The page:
US 3145483 A
Description (OCR text may contain errors)
Aug. 25, 1964 R. A. CRUZ 3,145,483
TEST BOARD FOR ELECTRONIC cmcurrs Filed May 4, 1961 42 INVENTOR. RUBEN A. CRUZ M f zu/ ATTORNEYS United States Patent "'ce 3,145,483 TEST BOARD FOR ELECTRGNIC CIRCUITS Ruben A. Cruz, 14435 2nd SW., Seattle, Wash. Filed May 4, 1961, Ser. No. 107,793 3 Claims. (Cl. 35-49) This invention relates to a circuit mounting device of the type commonly known as a bread board, and which is used primarily for assembling an electric circuit from a diagrammatic sketch for test purposes.
Since the interrelationship of circuit components is more readily comprehended in a diagrammatic sketch, in the design of an experimental circuit, it is desirable that the original circuitry and any modifications thereof be first sketched and then translated into actual circuitry. If each component in the circuit be placed physically close to its corresponding symbol in the diagrammatic sketch, construction of the circuit is greatly facilitated and the possibility of errors is eliminated.
Therefore, it is a general object of this invention to provide a mounting device by which a circuit may be quickly and easily constructed as a substantial trace, from an associated diagrammatic sketch.
It is also a general object to provide a mounting device so arranged that changes may be easily and quickly made both on the diagrammatic sketch and on the board.
More specifically it is an object to provide a transparent mounting plate with an underlying removable tray which accommodates a diagrammatic sketch so that each electric component may be placed in vertical alignment with the corresponding symbol on the sketch.
Another specific object is to provide a localizing slideway for the tray and to provide the tray with markings corresponding to and correlated with established terminal locations on the mounting board.
A further specific object is to engineer a board having perfected mountings for the terminal coils.
Yet another specific object is to so locate the terminal coils along with auxiliary holes, a ground strip and binding posts, that the actual build-up of the circuit is more readily accomplished.
The foregoing together with other objects and advantages will appear and be understood in the course of the following'description and claims, the invention consisting in the novel construction and in the adaptation and combination of parts hereinafter described and claimed.
In the accompanying drawings:
FIGURE 1 is a fragmentary perspective View of my invention.
FIG. 2 is a fragmentary vertical sectional view on line 2-2 of FIG. 8.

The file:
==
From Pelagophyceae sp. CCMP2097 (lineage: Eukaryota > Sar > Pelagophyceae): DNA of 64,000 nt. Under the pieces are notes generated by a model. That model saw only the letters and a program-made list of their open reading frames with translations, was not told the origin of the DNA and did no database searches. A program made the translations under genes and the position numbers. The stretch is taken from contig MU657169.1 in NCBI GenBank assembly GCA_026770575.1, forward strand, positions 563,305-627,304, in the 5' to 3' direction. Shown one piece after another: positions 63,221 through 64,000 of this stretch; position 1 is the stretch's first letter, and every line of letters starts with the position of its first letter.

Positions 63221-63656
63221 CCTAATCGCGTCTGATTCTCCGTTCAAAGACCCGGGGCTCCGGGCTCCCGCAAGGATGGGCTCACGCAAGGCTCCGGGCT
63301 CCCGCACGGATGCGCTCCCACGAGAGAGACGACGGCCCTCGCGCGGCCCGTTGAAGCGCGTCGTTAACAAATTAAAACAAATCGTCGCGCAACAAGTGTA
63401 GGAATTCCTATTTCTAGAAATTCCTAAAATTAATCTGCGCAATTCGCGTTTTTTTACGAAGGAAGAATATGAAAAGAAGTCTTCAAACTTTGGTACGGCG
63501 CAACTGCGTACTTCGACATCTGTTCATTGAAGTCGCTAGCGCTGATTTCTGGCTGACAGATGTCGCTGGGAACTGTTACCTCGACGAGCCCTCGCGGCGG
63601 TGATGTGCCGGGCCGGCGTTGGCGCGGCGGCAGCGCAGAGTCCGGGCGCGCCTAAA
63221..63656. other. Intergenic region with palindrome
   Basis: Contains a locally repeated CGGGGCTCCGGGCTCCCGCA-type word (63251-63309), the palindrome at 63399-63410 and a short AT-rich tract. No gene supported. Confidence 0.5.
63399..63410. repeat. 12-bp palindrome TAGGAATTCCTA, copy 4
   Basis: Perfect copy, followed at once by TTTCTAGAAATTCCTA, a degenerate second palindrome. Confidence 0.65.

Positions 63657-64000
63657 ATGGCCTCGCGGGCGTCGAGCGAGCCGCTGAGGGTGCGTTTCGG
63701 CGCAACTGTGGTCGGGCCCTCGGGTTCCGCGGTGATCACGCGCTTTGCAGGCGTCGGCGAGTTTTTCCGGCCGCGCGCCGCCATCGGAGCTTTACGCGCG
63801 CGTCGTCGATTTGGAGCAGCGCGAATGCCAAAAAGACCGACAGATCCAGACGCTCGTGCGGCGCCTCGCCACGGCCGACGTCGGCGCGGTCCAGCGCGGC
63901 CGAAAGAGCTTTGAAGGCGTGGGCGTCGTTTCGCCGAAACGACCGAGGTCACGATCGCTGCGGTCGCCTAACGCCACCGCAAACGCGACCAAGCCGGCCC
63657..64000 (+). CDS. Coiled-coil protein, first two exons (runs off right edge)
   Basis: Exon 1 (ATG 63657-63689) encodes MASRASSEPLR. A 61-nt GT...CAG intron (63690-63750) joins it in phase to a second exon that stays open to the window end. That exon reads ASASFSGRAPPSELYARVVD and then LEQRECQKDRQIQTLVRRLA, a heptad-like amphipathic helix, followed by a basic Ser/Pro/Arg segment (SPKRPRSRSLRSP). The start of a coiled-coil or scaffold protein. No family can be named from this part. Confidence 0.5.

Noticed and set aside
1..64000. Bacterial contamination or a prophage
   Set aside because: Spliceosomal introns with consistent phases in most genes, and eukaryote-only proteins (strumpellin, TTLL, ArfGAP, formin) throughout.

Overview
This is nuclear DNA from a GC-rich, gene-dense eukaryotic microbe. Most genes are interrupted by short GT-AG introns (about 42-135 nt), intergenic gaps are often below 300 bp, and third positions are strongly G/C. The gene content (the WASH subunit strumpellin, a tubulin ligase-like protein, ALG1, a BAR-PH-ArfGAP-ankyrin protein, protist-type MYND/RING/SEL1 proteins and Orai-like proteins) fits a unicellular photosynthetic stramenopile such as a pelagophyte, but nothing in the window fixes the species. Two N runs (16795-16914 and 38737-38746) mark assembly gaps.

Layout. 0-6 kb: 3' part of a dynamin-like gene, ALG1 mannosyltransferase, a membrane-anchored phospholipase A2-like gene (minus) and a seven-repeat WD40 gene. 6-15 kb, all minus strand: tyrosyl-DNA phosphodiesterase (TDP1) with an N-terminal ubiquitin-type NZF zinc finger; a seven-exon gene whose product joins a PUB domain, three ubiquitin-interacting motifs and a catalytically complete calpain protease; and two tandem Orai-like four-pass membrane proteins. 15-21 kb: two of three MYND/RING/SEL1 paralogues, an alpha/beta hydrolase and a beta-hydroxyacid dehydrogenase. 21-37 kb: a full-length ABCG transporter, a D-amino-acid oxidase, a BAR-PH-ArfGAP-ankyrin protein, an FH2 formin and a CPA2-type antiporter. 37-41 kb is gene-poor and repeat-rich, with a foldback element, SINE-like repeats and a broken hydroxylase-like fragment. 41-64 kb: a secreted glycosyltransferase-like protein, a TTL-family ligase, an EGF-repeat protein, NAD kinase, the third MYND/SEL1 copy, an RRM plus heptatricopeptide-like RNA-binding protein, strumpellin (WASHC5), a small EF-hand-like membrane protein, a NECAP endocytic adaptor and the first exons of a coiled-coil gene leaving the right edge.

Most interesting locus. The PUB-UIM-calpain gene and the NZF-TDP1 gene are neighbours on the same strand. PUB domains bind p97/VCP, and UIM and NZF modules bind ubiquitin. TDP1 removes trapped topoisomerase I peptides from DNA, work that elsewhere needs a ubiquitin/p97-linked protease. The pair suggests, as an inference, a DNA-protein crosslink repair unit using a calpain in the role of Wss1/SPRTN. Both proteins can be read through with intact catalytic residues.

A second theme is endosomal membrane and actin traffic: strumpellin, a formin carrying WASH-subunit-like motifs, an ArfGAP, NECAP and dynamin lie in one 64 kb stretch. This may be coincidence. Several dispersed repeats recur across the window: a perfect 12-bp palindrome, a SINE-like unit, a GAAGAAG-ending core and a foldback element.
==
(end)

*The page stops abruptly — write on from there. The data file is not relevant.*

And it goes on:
FIG. 3 is a fragmentary vertical sectional view drawn to an enlarged scale on line 33 of FIG. 8.
FIG. 4 is a fragmentary vertical sectional view on line 44 of FIG. 8 employing the same scale as FIG. 3.
FIG. 5 is a fragmentary transverse sectional view, the right portion of which is taken on line 55 of FIG. 8.
FIG. 5A is a vertical sectional view on line 5A5A of FIG. 5.
FIG. 6 is a fragmentary perspective view showing a spade lug engaging a terminal coil.
FIG. 7 is a fragmentary vertical sectional view on line 7-7 of FIG. 8, again using the larger scale of FIGS. 3 and 4.
FIG. 8 is a fragmentary top plan view of the plate with several electrical components mounted thereon.
Referring to the accompanying drawing, a transparent mounting plate 20 is supported by a surrounding rigid rectangular wood frame consisting of a front piece 21 and a back piece (not shown) and two downwardly projecting supporting side boards, one of which is shown in FIG. 1 and designated 22.
3,145,483 Patented Aug. 25., 1964 Each sideboard has an inwardly facing horizontal groove spaced at moderate distance below the front piece 21. These two grooves 23, one along each side, produce a slide-way for a removable circuit-displaying tray 24. Such grooves locate the tray with respect to the transparent mounting plate 20, so that permanent markings 26 appearing on the tray surface are positioned directly below a regular pattern of rectangularly spaced terminal holes 27 tapped on the transparent board. Centered in relation to each set of four of said holes 27 which produce each of said rectangles are mounting holes 28 which are identical with the holes 27. Smaller auxiliary holes 35 are tapped into the mounting plate 20 in positions spaced midway between the holes 27 on the fore-and-aft lines of the latter.